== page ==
To be clear, I believe new lawyers need much better and more detailed preparation for their careers than we’re giving them; but we’re using the current allotted amount of time poorly. We don’t know how long it really takes to fully develop a lawyer, because we’ve never purposefully designed a unified, end-to-end lawyer formation system.

2. It is too expensive. The average US lawyer starts their career $145,000 in debt. For the average Canadian lawyer, the figure is at least $71,000. Licensing fees add to this burden. But the cost of lawyer formation is driven less by features intrinsic to professional development, and more by the business models of the institutions that oversee and administer education and licensure. Lawyer formation doesn’t require labs and chemicals and machine shops; but you wouldn’t know that from its price tag.

Most people need significant socio-economic advantages even to contemplate the possibility of a legal career and devote several years to its pursuit. If you are not independently wealthy, heavy debt will drive you into higher-paying jobs with intense billing pressures or force you to take on work outside your expertise, ultimately to your and your clients’ detriment. The barriers scattered throughout lawyer licensure have produced a legal profession that is disproportionately white. And I need hardly add that the foregoing system will not produce affordable legal services.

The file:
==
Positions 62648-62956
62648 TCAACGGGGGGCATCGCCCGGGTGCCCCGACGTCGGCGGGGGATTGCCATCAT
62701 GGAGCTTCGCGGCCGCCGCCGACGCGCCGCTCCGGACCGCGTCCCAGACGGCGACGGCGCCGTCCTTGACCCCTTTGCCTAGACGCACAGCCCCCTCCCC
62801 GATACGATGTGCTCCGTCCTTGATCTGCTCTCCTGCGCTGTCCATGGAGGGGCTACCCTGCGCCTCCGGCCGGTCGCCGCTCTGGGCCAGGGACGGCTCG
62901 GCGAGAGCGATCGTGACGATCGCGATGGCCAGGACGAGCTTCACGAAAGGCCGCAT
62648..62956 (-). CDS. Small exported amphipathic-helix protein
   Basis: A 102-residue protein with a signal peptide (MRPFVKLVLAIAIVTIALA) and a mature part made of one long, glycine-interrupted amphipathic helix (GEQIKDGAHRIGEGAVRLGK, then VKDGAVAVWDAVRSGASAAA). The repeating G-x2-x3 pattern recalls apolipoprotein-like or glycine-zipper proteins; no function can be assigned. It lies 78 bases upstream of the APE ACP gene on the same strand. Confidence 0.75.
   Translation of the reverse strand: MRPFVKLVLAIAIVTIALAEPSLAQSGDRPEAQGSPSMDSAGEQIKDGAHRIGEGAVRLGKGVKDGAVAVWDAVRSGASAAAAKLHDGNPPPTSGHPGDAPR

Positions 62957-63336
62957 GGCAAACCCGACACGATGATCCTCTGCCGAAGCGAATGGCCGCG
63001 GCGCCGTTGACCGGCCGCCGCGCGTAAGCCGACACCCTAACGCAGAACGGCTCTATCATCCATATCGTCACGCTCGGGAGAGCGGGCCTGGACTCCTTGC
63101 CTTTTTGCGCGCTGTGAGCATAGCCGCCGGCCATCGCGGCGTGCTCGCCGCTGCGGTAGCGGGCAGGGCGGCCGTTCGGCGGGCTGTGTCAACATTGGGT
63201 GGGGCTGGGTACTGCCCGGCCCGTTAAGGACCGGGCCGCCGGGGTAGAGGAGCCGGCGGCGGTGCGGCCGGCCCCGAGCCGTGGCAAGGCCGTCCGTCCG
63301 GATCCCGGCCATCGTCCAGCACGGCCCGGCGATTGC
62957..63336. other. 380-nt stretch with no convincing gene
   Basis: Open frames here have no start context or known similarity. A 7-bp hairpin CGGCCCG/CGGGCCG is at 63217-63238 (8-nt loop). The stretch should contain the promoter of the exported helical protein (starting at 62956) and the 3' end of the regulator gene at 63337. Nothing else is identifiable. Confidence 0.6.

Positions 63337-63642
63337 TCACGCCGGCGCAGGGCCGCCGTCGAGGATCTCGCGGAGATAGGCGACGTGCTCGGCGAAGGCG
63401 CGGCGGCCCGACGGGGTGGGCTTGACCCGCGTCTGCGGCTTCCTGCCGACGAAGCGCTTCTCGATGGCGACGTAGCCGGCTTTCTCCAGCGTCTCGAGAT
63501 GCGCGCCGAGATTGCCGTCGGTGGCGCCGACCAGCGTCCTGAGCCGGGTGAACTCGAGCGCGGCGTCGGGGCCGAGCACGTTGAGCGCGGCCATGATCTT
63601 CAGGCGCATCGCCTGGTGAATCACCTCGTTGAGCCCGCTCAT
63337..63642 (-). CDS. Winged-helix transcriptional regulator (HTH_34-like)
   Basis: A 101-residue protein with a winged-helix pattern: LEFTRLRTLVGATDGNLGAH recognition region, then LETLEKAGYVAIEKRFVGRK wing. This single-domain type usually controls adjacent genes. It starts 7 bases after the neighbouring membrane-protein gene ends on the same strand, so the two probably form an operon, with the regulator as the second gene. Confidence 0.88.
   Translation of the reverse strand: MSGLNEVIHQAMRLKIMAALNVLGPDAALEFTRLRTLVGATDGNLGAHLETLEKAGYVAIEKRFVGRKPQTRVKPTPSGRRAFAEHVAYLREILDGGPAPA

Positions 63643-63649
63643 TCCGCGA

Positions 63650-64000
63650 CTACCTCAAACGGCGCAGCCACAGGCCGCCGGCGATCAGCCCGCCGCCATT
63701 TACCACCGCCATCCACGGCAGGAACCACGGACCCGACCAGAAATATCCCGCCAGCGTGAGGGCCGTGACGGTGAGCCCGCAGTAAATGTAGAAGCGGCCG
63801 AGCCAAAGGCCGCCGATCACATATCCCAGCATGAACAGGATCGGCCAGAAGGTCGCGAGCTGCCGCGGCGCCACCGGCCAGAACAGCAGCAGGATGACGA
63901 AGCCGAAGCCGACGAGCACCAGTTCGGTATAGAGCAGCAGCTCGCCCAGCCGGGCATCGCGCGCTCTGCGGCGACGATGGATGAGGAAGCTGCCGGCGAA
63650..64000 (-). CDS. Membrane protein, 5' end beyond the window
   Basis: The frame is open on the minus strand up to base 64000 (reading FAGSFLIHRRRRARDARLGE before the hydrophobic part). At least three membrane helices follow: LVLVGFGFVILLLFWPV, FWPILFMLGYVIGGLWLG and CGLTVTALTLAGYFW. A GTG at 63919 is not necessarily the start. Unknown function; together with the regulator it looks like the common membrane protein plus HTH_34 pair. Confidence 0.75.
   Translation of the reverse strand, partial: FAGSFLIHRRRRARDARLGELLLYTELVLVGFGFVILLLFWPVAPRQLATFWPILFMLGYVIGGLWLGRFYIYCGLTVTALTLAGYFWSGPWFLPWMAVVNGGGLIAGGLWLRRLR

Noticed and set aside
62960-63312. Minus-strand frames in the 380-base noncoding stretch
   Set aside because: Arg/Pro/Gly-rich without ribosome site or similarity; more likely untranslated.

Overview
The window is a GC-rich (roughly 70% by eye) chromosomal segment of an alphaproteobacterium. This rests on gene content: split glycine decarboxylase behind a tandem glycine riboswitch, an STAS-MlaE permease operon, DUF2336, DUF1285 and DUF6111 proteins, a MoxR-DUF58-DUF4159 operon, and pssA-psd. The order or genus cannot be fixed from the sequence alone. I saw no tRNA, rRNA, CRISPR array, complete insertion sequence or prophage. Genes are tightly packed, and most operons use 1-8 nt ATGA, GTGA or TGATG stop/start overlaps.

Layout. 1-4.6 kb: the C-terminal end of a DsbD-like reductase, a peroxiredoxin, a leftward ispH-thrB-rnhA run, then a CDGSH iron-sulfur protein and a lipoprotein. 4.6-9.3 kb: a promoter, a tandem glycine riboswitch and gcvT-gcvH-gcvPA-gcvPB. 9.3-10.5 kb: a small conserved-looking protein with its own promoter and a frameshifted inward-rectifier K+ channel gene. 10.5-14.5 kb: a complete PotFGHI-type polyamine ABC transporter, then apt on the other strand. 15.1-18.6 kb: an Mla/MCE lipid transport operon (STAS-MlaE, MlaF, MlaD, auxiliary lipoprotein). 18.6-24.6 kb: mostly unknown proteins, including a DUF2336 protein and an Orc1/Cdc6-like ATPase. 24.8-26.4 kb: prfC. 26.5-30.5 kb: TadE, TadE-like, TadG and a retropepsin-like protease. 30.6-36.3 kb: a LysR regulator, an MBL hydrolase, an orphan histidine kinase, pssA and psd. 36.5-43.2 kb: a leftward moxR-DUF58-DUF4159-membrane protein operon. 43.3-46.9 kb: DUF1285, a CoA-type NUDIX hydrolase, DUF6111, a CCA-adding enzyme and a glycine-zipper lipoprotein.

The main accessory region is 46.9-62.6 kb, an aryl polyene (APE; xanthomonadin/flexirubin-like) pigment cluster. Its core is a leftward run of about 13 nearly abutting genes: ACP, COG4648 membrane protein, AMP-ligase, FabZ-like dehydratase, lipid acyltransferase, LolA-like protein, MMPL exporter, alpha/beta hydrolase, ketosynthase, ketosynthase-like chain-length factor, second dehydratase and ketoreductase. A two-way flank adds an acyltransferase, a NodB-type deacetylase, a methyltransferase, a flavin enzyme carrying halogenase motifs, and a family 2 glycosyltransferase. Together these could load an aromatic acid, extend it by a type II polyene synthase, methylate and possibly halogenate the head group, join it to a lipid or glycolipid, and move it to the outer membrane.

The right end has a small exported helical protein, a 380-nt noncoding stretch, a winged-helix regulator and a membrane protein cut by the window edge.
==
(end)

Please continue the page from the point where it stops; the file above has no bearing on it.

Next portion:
How can we fix this? One way forward would be to “frugalize” the lawyer development system. What if we placed strict time and budget limits on the process of developing lawyers? What if we maintained (or ideally, raised) our thresholds for qualification as a lawyer, but radically downsized the time and cost required?

Assume that someone wishes to become a lawyer, but has, say, only 18 months and $18,000 to do it. Under our current system, that’s simply not possible. So let’s come up with a system in which it might be. Here are a few ideas to get us started.